One of the twins complained tonight about ALL the pictures I'm going to take tomorrow morning. She begged me not to take any. I said no. She asked if she could take the bus instead so I wouldn't be hurriedly shoving them all out of the car at the entrance of school to take the obligatory 'back to school' pic. I said no. Then she asked if she could have her own room (I'm guessing maybe she thought a third question would somehow get a 'yes'?) but still, the answer was no.
After they all went to bed tonight, I thought about all the things I said (yelled) to the kids today. About the loud car ride to Kmart earlier for the 8-pocket binder we apparently missed on someone's school supply list, the mad rush to get to three different soccer practices tonight, the screaming I did about slime in the garage or the military-type showers I marched them into in order to get clean quickly and in bed. But none of this helped or prepared them for school tomorrow. Or for life the next day or the next day. What the hell am I teaching them? Maybe how to be first out of a damn shower and into pjs for fear of their lives, I guess.
Somewhere along the line —seriously WAYYY down the line— I forgot how to be a damn parent. A helpful, loving and patient parent who can model for her children exactly what she hopes they could be someday as grown ups and parents themselves. Just "keeping them alive" doesn't seem quite enough anymore. I'm like a really mean drill sergeant or even a shitty boss you don't want to see every morning at 7 a.m.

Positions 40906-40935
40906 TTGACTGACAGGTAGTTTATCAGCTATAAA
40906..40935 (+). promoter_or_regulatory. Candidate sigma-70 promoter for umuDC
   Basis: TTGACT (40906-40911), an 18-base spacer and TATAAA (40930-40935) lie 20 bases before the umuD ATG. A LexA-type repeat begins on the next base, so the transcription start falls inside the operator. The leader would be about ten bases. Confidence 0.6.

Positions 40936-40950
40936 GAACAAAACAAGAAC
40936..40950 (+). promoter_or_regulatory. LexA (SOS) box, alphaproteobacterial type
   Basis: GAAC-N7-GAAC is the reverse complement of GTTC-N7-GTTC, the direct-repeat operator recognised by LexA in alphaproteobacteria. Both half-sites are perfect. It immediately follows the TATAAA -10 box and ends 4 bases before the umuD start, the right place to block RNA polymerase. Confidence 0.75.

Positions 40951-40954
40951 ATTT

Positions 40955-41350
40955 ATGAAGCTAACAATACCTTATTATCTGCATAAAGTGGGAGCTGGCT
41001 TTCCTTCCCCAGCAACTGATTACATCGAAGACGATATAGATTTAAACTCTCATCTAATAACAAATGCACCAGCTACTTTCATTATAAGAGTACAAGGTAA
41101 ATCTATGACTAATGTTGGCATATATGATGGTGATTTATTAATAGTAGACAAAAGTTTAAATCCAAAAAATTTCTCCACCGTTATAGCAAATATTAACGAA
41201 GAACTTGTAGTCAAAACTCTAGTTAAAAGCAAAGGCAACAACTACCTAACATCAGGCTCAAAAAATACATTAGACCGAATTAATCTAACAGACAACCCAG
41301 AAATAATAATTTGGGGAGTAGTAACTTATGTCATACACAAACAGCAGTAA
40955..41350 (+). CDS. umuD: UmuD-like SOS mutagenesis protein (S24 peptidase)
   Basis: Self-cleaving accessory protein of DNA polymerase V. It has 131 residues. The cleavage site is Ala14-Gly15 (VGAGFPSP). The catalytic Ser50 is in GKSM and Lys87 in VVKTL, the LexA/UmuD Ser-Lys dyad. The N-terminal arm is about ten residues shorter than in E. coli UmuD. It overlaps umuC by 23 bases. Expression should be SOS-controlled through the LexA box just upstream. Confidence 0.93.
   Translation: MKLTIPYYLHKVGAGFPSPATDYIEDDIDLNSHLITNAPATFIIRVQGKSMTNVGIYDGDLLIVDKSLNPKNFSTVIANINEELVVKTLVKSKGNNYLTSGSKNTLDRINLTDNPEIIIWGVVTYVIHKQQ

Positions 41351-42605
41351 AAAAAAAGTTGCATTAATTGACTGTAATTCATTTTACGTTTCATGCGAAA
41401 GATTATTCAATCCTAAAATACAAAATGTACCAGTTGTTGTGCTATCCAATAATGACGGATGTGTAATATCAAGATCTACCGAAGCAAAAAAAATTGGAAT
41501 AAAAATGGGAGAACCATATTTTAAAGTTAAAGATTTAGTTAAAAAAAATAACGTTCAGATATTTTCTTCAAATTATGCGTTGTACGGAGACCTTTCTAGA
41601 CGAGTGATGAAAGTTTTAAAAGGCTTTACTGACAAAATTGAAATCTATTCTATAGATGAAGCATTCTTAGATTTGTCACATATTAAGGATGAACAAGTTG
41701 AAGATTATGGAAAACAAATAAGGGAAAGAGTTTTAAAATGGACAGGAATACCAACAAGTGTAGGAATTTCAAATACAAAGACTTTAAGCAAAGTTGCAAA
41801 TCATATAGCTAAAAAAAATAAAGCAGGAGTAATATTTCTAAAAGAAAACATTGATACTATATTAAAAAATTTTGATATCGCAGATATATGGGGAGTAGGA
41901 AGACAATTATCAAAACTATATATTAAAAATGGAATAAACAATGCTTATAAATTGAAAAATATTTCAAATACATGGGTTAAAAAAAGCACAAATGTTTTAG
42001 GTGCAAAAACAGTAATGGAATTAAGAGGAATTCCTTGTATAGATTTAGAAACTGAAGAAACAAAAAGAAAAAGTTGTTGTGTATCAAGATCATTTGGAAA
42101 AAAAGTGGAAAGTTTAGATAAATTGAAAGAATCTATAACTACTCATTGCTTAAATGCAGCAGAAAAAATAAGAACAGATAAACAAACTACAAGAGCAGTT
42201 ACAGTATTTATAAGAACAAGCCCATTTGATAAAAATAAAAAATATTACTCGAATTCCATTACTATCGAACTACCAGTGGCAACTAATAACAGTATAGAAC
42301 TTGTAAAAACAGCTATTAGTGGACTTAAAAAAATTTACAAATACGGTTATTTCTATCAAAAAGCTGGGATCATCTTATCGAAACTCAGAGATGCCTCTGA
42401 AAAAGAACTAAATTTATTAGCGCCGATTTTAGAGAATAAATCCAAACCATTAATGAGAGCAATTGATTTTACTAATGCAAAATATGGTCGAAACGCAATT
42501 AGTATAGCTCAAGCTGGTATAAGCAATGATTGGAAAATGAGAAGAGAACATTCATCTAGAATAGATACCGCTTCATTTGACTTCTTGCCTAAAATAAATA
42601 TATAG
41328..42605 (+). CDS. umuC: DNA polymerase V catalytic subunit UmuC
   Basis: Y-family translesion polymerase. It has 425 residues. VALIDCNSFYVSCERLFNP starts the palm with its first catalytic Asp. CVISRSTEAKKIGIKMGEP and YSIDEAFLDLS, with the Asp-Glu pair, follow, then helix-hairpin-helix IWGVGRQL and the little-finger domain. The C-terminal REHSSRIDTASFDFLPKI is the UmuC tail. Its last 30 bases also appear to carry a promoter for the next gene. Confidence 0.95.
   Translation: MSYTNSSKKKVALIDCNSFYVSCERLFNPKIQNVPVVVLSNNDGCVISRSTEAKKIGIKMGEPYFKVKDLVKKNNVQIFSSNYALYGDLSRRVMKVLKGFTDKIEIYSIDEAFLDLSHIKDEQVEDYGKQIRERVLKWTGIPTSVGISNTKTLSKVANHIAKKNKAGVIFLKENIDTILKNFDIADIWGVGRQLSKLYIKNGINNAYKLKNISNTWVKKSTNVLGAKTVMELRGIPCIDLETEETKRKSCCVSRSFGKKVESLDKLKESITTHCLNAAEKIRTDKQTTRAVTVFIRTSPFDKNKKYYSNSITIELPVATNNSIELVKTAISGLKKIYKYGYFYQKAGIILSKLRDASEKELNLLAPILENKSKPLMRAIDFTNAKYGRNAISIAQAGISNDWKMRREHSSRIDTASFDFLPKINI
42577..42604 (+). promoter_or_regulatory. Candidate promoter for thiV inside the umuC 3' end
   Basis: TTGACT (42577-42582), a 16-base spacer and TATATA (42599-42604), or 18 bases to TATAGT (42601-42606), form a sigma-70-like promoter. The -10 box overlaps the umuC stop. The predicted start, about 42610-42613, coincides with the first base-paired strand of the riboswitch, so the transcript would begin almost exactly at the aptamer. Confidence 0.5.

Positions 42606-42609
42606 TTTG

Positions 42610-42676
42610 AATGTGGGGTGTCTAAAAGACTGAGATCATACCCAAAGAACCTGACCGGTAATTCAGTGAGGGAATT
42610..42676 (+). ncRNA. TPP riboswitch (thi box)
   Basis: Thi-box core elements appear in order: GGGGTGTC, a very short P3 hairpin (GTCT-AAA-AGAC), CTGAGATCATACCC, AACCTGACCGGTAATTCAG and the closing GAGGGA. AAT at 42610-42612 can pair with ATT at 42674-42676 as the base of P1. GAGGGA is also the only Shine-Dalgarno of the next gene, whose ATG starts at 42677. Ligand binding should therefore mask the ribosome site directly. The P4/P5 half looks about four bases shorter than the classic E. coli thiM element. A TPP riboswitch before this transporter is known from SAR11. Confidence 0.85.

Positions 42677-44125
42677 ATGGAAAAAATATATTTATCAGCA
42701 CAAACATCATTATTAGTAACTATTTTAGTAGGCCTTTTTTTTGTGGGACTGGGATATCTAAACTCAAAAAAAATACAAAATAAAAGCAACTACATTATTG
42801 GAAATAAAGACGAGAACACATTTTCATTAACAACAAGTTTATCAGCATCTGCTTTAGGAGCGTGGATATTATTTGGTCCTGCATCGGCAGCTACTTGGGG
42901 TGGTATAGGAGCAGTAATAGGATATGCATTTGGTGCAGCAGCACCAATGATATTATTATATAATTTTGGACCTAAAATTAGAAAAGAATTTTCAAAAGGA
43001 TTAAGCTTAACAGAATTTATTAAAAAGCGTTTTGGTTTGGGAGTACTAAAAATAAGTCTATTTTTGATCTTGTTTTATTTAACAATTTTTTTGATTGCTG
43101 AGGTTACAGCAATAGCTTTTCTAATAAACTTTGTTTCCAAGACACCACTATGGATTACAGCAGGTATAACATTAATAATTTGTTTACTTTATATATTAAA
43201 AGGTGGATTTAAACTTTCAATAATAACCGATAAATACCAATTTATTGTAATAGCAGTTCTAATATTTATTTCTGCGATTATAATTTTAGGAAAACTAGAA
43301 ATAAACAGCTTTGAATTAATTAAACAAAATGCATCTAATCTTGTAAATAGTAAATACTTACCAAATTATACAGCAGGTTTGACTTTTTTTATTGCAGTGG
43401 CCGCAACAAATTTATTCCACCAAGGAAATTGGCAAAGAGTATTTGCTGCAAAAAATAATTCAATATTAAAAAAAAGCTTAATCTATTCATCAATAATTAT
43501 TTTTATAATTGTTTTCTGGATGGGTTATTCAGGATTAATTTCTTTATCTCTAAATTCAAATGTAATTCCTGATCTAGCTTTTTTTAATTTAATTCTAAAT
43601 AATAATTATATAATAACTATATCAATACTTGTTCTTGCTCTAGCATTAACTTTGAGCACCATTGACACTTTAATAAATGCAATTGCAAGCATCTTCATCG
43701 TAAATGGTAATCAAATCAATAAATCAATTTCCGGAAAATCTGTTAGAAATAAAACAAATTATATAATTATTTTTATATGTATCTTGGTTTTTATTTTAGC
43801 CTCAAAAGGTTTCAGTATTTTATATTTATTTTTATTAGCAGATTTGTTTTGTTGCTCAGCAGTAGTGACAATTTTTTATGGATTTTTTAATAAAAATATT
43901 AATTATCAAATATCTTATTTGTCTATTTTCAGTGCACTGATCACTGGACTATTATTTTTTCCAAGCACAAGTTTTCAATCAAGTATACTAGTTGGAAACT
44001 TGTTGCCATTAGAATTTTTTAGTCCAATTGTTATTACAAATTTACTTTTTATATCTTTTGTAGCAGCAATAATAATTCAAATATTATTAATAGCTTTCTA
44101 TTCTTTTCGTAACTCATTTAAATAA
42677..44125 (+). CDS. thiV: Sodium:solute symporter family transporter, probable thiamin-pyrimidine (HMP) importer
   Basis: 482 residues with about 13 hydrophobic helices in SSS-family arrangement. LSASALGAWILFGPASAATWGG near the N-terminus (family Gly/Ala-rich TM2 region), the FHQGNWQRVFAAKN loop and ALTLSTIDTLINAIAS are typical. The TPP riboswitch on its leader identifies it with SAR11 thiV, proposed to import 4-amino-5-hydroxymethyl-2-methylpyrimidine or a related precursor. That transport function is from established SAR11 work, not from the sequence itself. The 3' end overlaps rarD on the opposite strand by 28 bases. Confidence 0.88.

I found an old notebook my late husband Matthew used in grad school at the University of Notre Dame. We had only been married four years. We didn't have kids yet. He often read business and management books and enjoyed delving into pretty much anything that dealt with how to be a good boss or more importantly, a good person. He excelled at that, anyone will attest. So I flipped through it and found his chicken scratch writing on a page about something he read about Lou Holtz, the former Notre Dame football coach whose tenure was alive and well in the mid-90s when we were in college up in South Bend together. Matthew noted that Holtz said everyone who is successful has gone through adversity, and that the crisis is a chance to make you stronger. Then he wrote Holtz's three rules to always follow:
1) Do what is right
2) Do the best you can
3) Treat others how you'd want to be treated
And I wanted to wake up all the kids to tell them, to show them how their daddy helps me parent still. You may have had a little adversity in your short, little lives and we've got the crisis thing down pat it seems, but THIS—this advice is what I want for you, children. These are things maybe your mom isn't so great at but your dad was superb at. Because I know sooner than I can blink there will be no more 'first day' of school pictures. The practices will be over. I won't have anyone to cook noodle dinners for anymore. I won't be ordering anyone around these barracks and there won't be anyone to boss around. But I hope I will at least be able to say I was the best parent I could have been. I gave them life advice to live by and I helped model that behavior for them.
Pictures or no pictures, tomorrow is my first day, too.